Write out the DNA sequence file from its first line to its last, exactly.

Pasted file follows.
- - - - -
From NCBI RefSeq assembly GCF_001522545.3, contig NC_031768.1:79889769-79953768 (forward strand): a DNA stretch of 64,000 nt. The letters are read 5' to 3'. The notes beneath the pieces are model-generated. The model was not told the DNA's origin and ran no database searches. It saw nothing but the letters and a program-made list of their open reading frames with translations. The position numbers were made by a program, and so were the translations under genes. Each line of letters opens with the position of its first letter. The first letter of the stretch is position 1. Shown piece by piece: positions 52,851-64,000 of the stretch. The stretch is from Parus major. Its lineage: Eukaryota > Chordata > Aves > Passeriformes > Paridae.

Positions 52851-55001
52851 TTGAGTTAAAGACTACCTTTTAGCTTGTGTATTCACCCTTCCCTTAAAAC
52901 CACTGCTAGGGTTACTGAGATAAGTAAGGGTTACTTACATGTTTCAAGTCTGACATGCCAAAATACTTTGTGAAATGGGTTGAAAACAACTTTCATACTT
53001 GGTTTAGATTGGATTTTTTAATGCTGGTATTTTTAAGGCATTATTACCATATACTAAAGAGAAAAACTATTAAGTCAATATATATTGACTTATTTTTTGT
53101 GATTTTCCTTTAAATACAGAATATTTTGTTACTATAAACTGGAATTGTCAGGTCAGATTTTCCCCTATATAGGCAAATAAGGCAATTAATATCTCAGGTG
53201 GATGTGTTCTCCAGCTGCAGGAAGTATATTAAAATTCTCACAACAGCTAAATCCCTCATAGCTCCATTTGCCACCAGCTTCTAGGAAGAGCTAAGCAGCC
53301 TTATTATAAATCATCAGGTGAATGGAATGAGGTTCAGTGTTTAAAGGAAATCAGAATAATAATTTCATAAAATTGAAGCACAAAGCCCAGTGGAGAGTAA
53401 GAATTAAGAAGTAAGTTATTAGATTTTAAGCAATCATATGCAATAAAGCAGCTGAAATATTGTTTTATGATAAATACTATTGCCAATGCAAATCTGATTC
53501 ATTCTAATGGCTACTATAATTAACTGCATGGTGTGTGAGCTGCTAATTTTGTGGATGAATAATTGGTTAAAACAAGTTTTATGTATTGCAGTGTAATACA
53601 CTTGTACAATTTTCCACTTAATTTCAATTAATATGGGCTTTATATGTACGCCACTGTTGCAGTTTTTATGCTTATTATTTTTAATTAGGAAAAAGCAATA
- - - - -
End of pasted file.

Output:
From NCBI RefSeq assembly GCF_001522545.3, contig NC_031768.1:79889769-79953768 (forward strand): a DNA stretch of 64,000 nt. The letters are read 5' to 3'. The notes beneath the pieces are model-generated. The model was not told the DNA's origin and ran no database searches. It saw nothing but the letters and a program-made list of their open reading frames with translations. The position numbers were made by a program, and so were the translations under genes. Each line of letters opens with the position of its first letter. The first letter of the stretch is position 1. Shown piece by piece: positions 52,851-64,000 of the stretch. The stretch is from Parus major. Its lineage: Eukaryota > Chordata > Aves > Passeriformes > Paridae.

Positions 52851-55001
52851 TTGAGTTAAAGACTACCTTTTAGCTTGTGTATTCACCCTTCCCTTAAAAC
52901 CACTGCTAGGGTTACTGAGATAAGTAAGGGTTACTTACATGTTTCAAGTCTGACATGCCAAAATACTTTGTGAAATGGGTTGAAAACAACTTTCATACTT
53001 GGTTTAGATTGGATTTTTTAATGCTGGTATTTTTAAGGCATTATTACCATATACTAAAGAGAAAAACTATTAAGTCAATATATATTGACTTATTTTTTGT
53101 GATTTTCCTTTAAATACAGAATATTTTGTTACTATAAACTGGAATTGTCAGGTCAGATTTTCCCCTATATAGGCAAATAAGGCAATTAATATCTCAGGTG
53201 GATGTGTTCTCCAGCTGCAGGAAGTATATTAAAATTCTCACAACAGCTAAATCCCTCATAGCTCCATTTGCCACCAGCTTCTAGGAAGAGCTAAGCAGCC
53301 TTATTATAAATCATCAGGTGAATGGAATGAGGTTCAGTGTTTAAAGGAAATCAGAATAATAATTTCATAAAATTGAAGCACAAAGCCCAGTGGAGAGTAA
53401 GAATTAAGAAGTAAGTTATTAGATTTTAAGCAATCATATGCAATAAAGCAGCTGAAATATTGTTTTATGATAAATACTATTGCCAATGCAAATCTGATTC
53501 ATTCTAATGGCTACTATAATTAACTGCATGGTGTGTGAGCTGCTAATTTTGTGGATGAATAATTGGTTAAAACAAGTTTTATGTATTGCAGTGTAATACA
53601 CTTGTACAATTTTCCACTTAATTTCAATTAATATGGGCTTTATATGTACGCCACTGTTGCAGTTTTTATGCTTATTATTTTTAATTAGGAAAAAGCAATA